By Sarah Carter (Wageningen University / CIFOR), With contributions from Arild Angelsen, Martin Herold, Hambulo Ngoma, Rosa María Román-Cuesta, Mariana Rufino, Niki De Sy, and Beatriz Zavariz.
At the Global Landscape Forum in Lima, Peru in December 2014, scientists working on the links between REDD+ and Climate Smart Agriculture (CSA) presented results of their research. CSA has been hailed by many as being a win-win-win technology, providing mitigation, adaptation and increased productivity in the farming system. Looking into the forest sector, CSA also holds the potential to provide another benefit – reduced deforestation as increased yields negate the need to expand agricultural land into forests. In theory this synergy can be realised by integrating CSA into REDD+ interventions which will increase the effectiveness of the REDD+ programme.
The benefits and threats of integrating CSA and REDD+ were the focus of discussions, and the following conclusions emerged from the session:
Agriculture and forestry are closely linked, since agriculture is the most dominant deforestation driver leading to around 80% of tropical forest loss. Recently competition for land from large-scale land acquisitions or ”land grabs” has been highlighted as a threat to forests. Around 80% of land grabs are for agricultural use, with many for cash crops such as soy and oil palm. The risk of land grabbing on REDD+ is evaluated in forthcoming research.
Professor Martin Herold (Wageningen University) said “About 70% of deforestation in South America is followed by pasture. All agriculture together accounts for 90% of the deforestation area. Is it also receiving 90% of the attention in REDD+ implementation?”
Although some countries have already linked REDD+ interventions to drivers of deforestation, findings show that many countries do little to address the causes of deforestation so more action in the future is recommended.
Traditionally emissions accounting is done on a sectoral basis – with crop land, grass land and forest land for example being treated separately in the IPCC guidelines. Follow up land uses, including pastures contribute to emissions beyond those from the removal of trees so accounting emissions from agriculture and forestry together will give a better picture of the dynamics coming from a deforestation event. Accounting for all emissions from land use and land use change in an integrated approach will also improve emission reporting by forcing definition harmonization, and avoiding double counting. Pantropical research using this integrated approach for the 2000-2005 period identified regions where high emissions occurred. It also offered some evidence on the drivers behind these emissions (e.g. fire in Africa, deforestation in Latin America, and livestock and soil-related emissions from rice paddies in Asia). This type of integrative exercise should help target mitigation priorities and potentials for the land use sector in countries with limited data access.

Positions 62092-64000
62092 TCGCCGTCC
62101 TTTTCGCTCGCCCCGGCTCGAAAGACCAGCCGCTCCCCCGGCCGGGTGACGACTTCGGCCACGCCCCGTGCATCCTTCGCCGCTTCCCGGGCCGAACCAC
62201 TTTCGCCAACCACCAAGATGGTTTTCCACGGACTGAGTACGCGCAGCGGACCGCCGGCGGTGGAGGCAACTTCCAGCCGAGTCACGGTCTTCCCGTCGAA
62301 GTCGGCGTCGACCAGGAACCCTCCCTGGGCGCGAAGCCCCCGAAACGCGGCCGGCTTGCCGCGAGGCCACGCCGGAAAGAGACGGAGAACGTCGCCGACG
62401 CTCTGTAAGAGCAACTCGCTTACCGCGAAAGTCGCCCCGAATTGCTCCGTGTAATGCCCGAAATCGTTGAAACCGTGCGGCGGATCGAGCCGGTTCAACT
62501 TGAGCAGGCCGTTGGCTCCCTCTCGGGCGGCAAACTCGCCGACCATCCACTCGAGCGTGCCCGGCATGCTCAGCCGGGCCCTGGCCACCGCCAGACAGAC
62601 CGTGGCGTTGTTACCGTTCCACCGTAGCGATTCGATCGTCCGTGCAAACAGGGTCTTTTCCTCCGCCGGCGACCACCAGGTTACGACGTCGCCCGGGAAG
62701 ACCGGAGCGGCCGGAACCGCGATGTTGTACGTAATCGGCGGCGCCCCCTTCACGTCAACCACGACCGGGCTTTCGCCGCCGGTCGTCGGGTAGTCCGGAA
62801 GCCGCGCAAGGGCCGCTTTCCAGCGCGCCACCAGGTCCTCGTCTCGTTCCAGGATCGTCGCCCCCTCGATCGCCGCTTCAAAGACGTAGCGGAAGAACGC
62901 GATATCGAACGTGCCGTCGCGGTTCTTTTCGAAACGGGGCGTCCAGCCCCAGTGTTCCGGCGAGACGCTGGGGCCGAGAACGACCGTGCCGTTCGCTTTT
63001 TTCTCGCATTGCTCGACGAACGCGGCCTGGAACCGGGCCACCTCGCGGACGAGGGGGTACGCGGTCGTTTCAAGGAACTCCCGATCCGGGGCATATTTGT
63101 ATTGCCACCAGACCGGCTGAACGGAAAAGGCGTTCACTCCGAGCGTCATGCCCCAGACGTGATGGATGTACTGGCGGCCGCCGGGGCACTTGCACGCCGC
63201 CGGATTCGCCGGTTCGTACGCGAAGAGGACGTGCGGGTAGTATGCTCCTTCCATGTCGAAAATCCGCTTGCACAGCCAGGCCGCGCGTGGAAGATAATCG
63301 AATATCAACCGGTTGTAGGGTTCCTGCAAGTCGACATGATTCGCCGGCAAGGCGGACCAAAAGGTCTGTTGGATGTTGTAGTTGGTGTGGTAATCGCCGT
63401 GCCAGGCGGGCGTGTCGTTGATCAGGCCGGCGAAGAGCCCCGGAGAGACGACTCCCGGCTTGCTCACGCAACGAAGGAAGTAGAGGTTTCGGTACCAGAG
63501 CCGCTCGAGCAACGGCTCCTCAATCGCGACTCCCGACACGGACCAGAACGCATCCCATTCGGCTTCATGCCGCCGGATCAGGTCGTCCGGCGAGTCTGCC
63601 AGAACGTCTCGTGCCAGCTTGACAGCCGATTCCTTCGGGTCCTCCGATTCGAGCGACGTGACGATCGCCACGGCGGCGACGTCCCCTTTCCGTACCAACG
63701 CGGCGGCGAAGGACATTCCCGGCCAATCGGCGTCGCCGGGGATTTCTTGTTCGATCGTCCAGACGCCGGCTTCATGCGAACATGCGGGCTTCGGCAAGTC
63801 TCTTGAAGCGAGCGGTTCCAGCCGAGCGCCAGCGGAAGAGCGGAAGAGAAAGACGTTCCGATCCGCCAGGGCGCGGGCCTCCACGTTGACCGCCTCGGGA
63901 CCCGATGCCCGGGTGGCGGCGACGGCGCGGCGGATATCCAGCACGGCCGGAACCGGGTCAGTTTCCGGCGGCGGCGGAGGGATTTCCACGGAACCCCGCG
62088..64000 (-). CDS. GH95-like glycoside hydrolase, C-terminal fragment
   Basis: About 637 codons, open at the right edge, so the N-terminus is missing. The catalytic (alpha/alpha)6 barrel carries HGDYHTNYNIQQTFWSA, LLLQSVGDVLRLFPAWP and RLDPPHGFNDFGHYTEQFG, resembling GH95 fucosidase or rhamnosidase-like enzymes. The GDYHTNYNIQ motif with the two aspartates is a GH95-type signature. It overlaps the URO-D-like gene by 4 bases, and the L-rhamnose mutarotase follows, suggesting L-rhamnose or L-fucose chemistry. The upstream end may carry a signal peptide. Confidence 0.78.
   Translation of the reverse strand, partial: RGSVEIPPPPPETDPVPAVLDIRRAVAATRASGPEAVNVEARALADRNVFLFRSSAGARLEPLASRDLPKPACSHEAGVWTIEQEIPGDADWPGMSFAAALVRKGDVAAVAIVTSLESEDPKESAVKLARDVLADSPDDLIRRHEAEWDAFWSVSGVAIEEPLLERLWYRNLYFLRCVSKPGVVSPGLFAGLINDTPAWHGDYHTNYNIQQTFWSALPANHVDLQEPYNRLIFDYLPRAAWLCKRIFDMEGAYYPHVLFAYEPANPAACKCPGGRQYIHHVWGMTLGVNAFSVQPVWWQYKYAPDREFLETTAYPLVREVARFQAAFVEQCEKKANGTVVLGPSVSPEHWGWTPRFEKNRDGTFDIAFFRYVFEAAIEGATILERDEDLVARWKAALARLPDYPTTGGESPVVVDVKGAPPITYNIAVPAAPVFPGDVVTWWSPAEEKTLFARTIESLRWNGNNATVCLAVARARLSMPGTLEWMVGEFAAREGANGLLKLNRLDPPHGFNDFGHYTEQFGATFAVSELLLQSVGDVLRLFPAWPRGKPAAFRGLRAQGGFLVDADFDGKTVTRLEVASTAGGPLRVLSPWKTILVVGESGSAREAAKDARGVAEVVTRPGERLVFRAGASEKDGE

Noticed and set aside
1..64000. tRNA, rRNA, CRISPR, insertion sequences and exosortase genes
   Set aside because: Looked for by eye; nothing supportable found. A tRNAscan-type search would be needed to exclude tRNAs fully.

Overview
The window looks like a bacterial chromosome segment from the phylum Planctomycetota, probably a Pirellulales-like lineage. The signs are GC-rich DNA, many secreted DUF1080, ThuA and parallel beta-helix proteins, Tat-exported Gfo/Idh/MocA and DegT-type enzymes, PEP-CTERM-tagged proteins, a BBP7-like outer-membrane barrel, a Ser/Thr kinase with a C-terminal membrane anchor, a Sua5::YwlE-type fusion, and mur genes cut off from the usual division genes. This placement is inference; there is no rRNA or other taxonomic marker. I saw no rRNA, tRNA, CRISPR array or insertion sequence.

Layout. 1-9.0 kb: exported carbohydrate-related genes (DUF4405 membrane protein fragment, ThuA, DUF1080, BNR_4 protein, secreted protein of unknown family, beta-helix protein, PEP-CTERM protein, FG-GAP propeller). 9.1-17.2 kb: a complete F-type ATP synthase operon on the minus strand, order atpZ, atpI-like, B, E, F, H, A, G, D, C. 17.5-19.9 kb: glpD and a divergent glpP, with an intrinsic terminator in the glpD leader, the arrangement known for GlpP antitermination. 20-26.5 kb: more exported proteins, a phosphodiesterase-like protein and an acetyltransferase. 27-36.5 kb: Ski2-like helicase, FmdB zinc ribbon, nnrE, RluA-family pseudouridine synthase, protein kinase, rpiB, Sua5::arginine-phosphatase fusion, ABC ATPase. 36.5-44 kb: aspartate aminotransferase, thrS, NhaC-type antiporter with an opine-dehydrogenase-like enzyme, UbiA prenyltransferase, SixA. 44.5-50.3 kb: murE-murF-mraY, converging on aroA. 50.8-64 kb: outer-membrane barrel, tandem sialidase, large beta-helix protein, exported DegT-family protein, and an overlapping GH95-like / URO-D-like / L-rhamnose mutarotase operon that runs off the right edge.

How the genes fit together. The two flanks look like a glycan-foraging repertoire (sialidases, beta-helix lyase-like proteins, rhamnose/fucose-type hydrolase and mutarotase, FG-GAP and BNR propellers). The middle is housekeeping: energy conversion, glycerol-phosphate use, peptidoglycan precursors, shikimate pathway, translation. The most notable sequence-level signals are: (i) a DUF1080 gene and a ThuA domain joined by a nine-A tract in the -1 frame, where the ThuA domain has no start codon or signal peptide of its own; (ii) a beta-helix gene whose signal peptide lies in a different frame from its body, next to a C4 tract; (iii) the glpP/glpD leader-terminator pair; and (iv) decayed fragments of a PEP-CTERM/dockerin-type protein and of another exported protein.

This research is being carried out by CCAFS and will be published in 2015.
It is clear that CSA can deliver benefits to farmers in terms of increased productivity on farm and to protect food production in the face of climate change. Mitigation in the farming system is also a considered a benefit, but mitigation outside the farming system is not widely discussed. The ‘land sparing hypothesis’ introduced by Norman Borlaug suggests that by increasing productivity on existing land, less expansion is needed to provide for food needs. If CSA positively affects forest conservation, this can be directly used as a REDD+ intervention.
However one danger is that trade-offs will occur when REDD+ and CSA are integrated. Since CSA is a technology focused agricultural approach often with adaptation, and productivity as the main objectives and REDD+ is a mechanism with the primary aim of mitigation, integrating the two may lead to a less emphasis on the other CSA priorities.
Commenting on the ability of CSA to reduce deforestation, Professor Arild Angelsen (Norwegian University of Life Sciences) stated “Don’t just assume a positive result, different context and technologies give different forest outcomes”. New technologies, higher yields and supportive policy frameworks (e.g. input subsidies, market support) can also make forest encroachment more profitable and lead to higher emissions. This outcome is more likely when farmers have a ready outlet for their produce in a national or global market. The net effect also depends on the labour intensity of CSA; technologies that increase labour demand are more likely to give positive outcomes, but labour constrained farmers may also be reluctant to adopt such technologies. Simply assuming a win-win outcome can be dangerous for forests, and if encroachment is likely, counter measures should also be employed.
New empirical evidence from Zambia related to the Minimum Tillage practice, a key element of Conservation Agriculture (CA) which falls under the CSA umbrella, suggests that farmers who have adopted CSA techniques do not acquire less agricultural land, or have less of an intention to do so in the future (research forthcoming).
Despite advances in knowledge of where the emissions hotspots are, and what is the contribution from the agriculture and forest sectors, linking these scientific findings to actions is not straightforward. To bridge this gap, scientists from CIFOR and Wageningen University produced a simple tool which can assist policy makers to prioritise mitigation actions (research forthcoming). Based on the potential for mitigation actions (in either the forest or agriculture sectors), capacity of the country to implement such actions and risks associated with land-based interventions (such as food insecurity), the most likely places for successful action can be identified.
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